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Author Topic: 16x2 LCD displays all single digit integers as 'x0' rather than '0x'  (Read 1480 times)
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Hi guys, I'm playing around with an LCD module, and I've got it working all fine, except for one little thing: when it should be displaying numbers from 1-9, it displays 10-90 rather than 01-09. What is the best way to solve this problem?

Here is my code:
Code:

[// include the library code:
#include <LiquidCrystal.h>

int des = 0;


// initialize the library with the numbers of the interface pins
LiquidCrystal lcd(12, 11, 5, 4, 3, 2);

void setup() {
  // set up the LCD's number of columns and rows:
  lcd.begin(16, 2);
  lcd.print("des");  // Print a message to the LCD.
  Serial.begin(9600);
  }

void loop() {
 
 des =  (analogRead(1)/34.14);

 
 
 
  lcd.setCursor(0, 1);
  lcd.print(des);
  delay(10);

}

The hardware is all working fine, it's just the software. Also, when I start the project  up, if the value of des is less than 2 digits, it reads correctly, that is, 1,2,3,4 etc. Once the value goes above 2 digits however, if des returns to a one digit number, a zero is tacked onto the back.

Thanks for your help.
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You would seem to need to define des as a floating point # for the math involved
analogRead, which is 0 to 1023, divided by 34.14

Instead, use the mapping function to map 0-1023 into 1-30.
http://arduino.cc/en/Reference/Map

basically does this:
if analogRead is 0-30, des  = 1
31-60, des = 2
61-90, des = 3
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Unfortunately that didn't work. It seems like once the LCD has displayed two digits, it doesn't want to get rid of the second and so just displays a 0.
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I solved it, I forced the Arduino to 'print' a blank square to the LCD if des <=9. Kind of annoying, but it worked.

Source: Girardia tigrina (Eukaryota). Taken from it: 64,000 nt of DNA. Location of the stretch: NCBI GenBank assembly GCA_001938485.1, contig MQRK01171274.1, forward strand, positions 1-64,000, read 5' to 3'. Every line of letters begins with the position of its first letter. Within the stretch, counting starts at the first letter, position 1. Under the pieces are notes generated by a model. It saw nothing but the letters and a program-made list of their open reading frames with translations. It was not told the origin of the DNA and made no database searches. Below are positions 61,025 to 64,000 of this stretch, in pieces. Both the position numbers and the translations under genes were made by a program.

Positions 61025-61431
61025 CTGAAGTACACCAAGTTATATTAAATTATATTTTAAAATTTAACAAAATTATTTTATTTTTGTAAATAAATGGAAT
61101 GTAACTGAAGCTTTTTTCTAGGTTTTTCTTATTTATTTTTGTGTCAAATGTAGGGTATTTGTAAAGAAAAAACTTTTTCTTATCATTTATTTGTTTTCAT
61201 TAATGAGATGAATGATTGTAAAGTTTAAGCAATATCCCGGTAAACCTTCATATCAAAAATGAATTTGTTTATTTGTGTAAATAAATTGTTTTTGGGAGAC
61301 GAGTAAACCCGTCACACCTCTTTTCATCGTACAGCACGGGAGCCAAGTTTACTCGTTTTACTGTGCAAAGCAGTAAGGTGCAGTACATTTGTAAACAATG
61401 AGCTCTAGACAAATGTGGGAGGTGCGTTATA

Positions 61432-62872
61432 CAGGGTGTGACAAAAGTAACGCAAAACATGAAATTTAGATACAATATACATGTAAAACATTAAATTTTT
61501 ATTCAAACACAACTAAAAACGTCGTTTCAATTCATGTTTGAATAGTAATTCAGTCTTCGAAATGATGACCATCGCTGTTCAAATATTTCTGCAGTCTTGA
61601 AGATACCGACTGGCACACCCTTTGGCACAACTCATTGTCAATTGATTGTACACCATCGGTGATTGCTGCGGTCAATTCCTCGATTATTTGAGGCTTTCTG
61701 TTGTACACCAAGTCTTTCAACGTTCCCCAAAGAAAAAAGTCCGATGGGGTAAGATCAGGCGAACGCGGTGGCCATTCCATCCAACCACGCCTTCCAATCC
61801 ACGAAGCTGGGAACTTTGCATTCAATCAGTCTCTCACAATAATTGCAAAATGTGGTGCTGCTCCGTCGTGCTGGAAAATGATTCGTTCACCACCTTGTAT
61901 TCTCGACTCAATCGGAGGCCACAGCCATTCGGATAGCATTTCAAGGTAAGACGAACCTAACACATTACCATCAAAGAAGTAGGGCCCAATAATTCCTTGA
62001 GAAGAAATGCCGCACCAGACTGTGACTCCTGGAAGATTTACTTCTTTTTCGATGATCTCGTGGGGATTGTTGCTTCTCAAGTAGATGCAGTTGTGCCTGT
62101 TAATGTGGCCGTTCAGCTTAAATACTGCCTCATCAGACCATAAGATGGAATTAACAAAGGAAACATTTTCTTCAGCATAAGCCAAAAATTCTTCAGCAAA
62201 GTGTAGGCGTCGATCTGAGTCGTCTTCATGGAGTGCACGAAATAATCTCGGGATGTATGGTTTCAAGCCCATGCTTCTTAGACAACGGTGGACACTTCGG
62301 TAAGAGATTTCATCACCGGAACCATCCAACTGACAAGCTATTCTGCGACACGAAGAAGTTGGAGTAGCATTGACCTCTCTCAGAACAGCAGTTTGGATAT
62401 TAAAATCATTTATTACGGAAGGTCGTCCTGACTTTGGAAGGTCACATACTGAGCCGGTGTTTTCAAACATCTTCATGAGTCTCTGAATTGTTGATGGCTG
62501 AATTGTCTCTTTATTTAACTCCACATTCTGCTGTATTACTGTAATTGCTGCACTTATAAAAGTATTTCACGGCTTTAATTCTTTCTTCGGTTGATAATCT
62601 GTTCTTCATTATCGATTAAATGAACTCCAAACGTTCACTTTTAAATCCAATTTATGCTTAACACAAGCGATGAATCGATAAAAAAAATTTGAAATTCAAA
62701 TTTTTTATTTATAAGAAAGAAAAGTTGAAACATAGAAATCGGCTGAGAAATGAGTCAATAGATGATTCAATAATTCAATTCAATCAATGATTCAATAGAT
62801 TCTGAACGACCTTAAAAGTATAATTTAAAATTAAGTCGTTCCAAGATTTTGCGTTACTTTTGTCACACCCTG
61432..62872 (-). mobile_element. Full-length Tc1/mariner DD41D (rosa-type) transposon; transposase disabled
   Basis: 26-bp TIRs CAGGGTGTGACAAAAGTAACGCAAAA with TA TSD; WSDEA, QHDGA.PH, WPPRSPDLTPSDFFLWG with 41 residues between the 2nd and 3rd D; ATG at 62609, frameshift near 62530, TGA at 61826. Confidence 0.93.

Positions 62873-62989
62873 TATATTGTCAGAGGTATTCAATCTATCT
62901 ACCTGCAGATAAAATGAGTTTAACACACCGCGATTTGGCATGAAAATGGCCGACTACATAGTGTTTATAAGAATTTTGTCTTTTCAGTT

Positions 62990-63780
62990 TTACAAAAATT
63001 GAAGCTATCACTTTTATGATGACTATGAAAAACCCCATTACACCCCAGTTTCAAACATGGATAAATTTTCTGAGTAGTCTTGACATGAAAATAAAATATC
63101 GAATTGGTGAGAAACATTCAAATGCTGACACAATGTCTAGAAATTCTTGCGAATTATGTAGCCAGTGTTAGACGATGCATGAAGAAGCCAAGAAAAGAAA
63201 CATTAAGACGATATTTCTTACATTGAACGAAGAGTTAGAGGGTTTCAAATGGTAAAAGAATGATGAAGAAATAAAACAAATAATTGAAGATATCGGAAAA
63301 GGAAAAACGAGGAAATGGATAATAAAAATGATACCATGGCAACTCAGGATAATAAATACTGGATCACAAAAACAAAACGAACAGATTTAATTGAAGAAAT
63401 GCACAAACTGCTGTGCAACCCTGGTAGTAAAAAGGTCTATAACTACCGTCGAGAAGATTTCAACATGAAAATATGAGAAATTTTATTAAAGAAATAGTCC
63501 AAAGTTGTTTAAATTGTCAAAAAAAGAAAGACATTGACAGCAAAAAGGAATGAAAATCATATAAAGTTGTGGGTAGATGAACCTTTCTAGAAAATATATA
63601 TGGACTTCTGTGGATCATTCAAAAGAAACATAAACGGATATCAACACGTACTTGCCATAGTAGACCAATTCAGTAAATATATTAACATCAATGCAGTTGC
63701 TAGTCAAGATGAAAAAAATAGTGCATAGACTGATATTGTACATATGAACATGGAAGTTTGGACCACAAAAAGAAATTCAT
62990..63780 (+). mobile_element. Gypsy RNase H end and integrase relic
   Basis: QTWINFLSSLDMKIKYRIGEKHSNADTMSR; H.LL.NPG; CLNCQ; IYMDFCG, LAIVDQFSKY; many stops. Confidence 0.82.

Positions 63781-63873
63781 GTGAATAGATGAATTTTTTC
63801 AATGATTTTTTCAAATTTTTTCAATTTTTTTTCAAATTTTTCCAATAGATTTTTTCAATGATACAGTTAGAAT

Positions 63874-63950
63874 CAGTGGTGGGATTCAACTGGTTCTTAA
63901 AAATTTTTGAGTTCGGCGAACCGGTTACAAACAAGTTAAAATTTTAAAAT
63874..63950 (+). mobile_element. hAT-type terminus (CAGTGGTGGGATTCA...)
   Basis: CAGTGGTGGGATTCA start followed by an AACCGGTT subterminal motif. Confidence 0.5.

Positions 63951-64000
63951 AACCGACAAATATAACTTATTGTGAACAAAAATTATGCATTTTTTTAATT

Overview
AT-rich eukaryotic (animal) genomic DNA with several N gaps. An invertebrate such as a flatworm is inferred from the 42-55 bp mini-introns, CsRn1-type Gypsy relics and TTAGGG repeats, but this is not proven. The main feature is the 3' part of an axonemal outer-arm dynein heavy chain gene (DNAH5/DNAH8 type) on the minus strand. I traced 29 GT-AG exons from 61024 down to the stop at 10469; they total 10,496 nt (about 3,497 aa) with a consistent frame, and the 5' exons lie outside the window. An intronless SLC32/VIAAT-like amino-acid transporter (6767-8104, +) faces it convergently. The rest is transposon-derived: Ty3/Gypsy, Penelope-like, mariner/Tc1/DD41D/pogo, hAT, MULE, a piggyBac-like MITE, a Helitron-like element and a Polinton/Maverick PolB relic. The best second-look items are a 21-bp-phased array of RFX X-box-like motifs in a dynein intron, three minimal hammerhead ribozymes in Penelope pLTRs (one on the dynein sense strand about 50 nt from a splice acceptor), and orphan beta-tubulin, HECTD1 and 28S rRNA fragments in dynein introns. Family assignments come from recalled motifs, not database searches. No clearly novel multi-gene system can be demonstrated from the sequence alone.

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Quote
I solved it, I forced the Arduino to 'print' a blank square to the LCD if des <=9. Kind of annoying, but it worked.
You have discovered that once you display a character on the LCD it stays there until overwritten.   A more generic way to handle this situation when you have to update some data periodically is to:
(1) set the cursor to the position of the first character.
(2) display as many spaces as the largest number of characters that could possibly be displayed.
(3) reset the cursor back to the position of the first character.
(4) display your new data.


Don
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I changed my code to your suggestion, thanks for that. You learn something new every day, hey?
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Here is what I do if I need some well-defined texts,
Code:
char msg[];
int x;
x=analogRead(0);
sprintf(msg,"Input:%4d",x);
lcd.print(msg);

The above way eliminate the need to print out blank spaces, it always outputs up to 4 digits for the analog read and has left blank padding if input is less than 4 digits. It also eliminates the overloaded method of lcd.print(int) or lcd.print(float), which are very expensive on the FLASH. In most of my programs, I never use lcd.print(any data type) except for lcd.print(string).
You can do %04d if you want zero padding
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